Department of Ecology denies permit for Kalama methanol plant
Officials in Washington state denied a key permit for a large proposed methanol plant Tuesday, saying the project that aims to send the chemical to China to be used in everything from fabrics and contact lenses to iPhones and medical equipment would pump out too much pollution.
A significant increase in greenhouse gas emissions and inconsistencies with the Shoreline Management Act were the main reasons the permit was rejected for the project planned on the Columbia River, the state Department of Ecology said in a news release.
The $2 billion Northwest Innovation Works plant proposed in Kalama would take natural gas from Canada and convert it into methanol. It would then be shipped to China to make olefins — compounds used in many everyday products.
An environmental analysis done by the state agency found that the facility would be one of the largest sources of carbon pollution in Washington, emitting nearly 1 million metric tons a year within the state, and millions of tons more from extracting natural gas, shipping the product to Asia and final uses of the methanol, officials said.
“I believe we were left with no other choice than to deny the permit for the Kalama project," Ecology Director Laura Watson said in a written statement. "The known and verifiable emissions from the facility would be extremely large and their effects on Washington’s environment would be significant and detrimental.”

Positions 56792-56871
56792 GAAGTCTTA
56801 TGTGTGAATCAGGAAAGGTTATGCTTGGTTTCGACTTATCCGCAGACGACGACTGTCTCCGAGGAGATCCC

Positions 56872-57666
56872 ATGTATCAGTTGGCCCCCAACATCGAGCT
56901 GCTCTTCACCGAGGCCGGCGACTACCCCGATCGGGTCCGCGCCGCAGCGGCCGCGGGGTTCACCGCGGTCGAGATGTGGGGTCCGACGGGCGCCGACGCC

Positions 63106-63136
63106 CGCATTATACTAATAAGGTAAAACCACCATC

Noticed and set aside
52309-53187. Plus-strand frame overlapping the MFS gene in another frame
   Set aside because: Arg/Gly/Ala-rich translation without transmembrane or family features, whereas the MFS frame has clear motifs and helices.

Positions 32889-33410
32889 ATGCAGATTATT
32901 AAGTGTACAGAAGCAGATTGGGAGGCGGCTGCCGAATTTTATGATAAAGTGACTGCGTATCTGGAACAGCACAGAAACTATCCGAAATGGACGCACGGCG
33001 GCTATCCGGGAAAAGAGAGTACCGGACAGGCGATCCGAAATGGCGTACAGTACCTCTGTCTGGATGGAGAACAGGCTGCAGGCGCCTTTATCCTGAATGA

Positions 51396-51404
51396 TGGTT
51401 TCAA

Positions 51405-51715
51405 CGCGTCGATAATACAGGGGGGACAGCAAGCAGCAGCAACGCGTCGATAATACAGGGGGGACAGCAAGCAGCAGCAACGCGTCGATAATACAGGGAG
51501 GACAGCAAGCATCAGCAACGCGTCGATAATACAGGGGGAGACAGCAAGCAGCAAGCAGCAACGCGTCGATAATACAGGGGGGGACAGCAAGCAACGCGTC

The Department of Ecology last year had demanded additional environmental analysis, saying after five years of planning, its backers had failed to provide enough information about the greenhouse gas emissions and how they would be offset.
The company has 21 days to appeal the permit decision.
“While we are disappointed by this ruling and evaluating our options for an immediate appeal, we feel confident that science and reason will prevail,” Kent Caputo, attorney for Northwest Innovation Works, said in a news release.
The company is backed by the Chinese government and has said the project will create 1,000 jobs and generate up to $40 million in annual tax revenue. The company also has said it would offset any emissions produced directly or indirectly in Washington state.
“We volunteered to set mitigation standards that will make Washington state the national leader,” Northwest Innovation Works CEO Simon Zhang said in the news release. “We want to create a model project for Kalama, the state, and the nation.”
Gov. Jay Inslee, who once backed the project as a boost to the economy, changed his stance in May 2019 as he signed a bill banning fracking, The Seattle Times reported.
Inslee said at the time that he couldn't in good conscience support the methanol plant, along with a Tacoma liquefied natural gas project, because they wouldn't accomplish what's necessary to combat climate change. He also said the withdrawal of his support would not affect the regulatory decision-making process.
Conservation groups, including Columbia Riverkeeper, the Sierra Club and the Center for Biological Diversity, have been steadfast in their opposition.
“We can’t keep pretending these dirty fossil fuel projects don’t jeopardize our continued existence by accelerating the climate crisis and destroying essential habitat," Jared Margolis, an attorney at the Center for Biological Diversity, said in a news release. "Thankfully, Washington has stepped up and rejected this monstrosity.”